Lack of education
This is not just the level of education you possess. Plenty of college grads do cocaine. I’ve done lines with a real estate mogul, a professional athlete, and a CEO. Addictions and addictive substances appeal to everyone.
Anyway, what I’m talking about is more of a lack of education around a particular type of substance. For example, most people didn’t realize the incredible addictive power of opiates until we suffered from our small issue that became a nationwide epidemic. Many of us now know how dangerous opiates can be and how it can ruin the lives of our loved ones.
Anything in excess controls us
Anything we do in excess, we do to numb ourselves out. These behaviors, when done in excess are not a treat. Repeated numbing for a prolonged period of time is addiction.
No amount of consumption can fill that inner void, it has to be dealt with in order to be released. Believe me, I have a Master’s degree in numbing out. That was like playing whack-a-mole with a ghost.
While I loath to put this here at the risk of it sounding like an excuse, it’s a lot easier to partake when it runs in the family. Addictions such as alcoholism, codependency, overachieving, and many others tend to run in families and are looked at as acceptable behavior.
When something is acceptable, or seen as normal in a family - such as smoking - it’s often passed down through the generations. Codependency is another that tends to run in many families until someone breaks that cycle. There’s also some discussion on whether genetics make us more prone to using.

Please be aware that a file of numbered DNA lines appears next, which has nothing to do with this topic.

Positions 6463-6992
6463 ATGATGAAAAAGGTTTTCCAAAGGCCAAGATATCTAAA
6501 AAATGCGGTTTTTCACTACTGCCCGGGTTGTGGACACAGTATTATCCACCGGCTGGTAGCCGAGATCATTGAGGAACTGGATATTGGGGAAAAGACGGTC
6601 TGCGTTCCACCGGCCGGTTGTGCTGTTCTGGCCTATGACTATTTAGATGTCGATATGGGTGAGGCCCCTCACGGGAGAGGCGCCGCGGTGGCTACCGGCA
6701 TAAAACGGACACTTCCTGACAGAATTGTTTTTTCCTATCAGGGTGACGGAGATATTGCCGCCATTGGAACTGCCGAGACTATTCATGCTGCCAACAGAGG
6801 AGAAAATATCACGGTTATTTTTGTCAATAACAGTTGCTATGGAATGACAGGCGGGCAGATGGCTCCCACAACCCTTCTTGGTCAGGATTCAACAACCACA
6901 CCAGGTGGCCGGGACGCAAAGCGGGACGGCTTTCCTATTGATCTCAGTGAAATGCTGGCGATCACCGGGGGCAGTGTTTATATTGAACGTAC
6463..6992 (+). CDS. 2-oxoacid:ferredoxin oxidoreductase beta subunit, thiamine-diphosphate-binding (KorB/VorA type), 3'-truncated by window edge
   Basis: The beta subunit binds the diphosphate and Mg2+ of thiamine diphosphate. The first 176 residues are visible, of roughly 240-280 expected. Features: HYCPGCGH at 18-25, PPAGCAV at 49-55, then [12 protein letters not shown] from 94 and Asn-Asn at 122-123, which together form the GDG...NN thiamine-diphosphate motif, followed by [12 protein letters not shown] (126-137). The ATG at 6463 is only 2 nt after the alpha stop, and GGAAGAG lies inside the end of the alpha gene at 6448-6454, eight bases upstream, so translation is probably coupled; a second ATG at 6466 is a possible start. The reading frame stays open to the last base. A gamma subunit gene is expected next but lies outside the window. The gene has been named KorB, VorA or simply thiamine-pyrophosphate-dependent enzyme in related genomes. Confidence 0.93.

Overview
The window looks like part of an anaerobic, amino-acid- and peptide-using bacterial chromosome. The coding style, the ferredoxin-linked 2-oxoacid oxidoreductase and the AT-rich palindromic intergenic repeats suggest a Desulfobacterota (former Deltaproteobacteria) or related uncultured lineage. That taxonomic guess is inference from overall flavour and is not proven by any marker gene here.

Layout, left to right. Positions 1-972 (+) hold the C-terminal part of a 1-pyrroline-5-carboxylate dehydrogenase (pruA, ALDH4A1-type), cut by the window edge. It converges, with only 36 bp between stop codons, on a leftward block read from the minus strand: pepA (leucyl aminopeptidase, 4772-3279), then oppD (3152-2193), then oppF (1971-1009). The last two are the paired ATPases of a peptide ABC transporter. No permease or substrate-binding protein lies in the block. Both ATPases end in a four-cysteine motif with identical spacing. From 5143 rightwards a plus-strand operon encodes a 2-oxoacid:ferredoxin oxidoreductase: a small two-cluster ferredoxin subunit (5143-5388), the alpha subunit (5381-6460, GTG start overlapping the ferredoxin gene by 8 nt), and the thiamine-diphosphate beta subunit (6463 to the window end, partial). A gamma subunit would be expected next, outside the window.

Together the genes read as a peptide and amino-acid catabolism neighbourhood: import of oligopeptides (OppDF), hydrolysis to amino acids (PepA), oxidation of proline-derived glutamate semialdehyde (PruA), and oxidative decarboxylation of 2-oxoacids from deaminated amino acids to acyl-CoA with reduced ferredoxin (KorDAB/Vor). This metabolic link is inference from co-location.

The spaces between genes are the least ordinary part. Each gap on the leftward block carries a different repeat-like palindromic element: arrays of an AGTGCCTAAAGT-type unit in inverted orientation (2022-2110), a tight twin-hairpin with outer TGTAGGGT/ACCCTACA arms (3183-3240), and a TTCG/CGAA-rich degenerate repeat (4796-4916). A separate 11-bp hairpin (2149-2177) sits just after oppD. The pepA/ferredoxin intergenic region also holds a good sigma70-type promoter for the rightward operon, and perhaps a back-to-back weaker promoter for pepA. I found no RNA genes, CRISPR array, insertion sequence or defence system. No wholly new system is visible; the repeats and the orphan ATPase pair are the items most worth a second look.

Maybe you see yourself in some of these patterns. Perhaps you see yourself in none of them. Perhaps you see yourself in all of them.
Addiction is powerful. It’s hard to identify and accept when we’re captive inside of it. However, all of us have them, deep down. Not everyone struggles with alcohol. Some of us struggle with self worth or being able to sit in silence, some of us bring our phones with us in the bathroom and before we know it, we can’t feel our toes and an hour has passed.
The point is, we all struggle. We all have something in our lives that we do to cope, things we’re ashamed of, things we want to hide, or things we wish we could stop.
Whatever the case may be, you can find ideas to free yourself from your shackles.
I encourage you to either think (or journal) about your own addictions and vices. When doing this, be the observer and not the judge. The purpose of this is not to sentence yourself for life. The purpose is to notice your actions and change your relationship to those actions without judgment.
So, again, I ask you:
What is your vice of choice?
Don’t keep reading: I mean it. Reflect on and answer the question. What is your drug of voice: alcohol, narcotics, cannabis, your phone, approval, Netflix, sex, gambling? If you find yourself reluctant to answer, ask yourself why.
For the next several weeks, we will focus on addiction. Next week, I will share with you the numerous addictions I’ve struggled with and how I’ve overcome them by changing my relationship with my vices. I will also share what I learned, the results of my research and inner work, and how I overcame my addictions.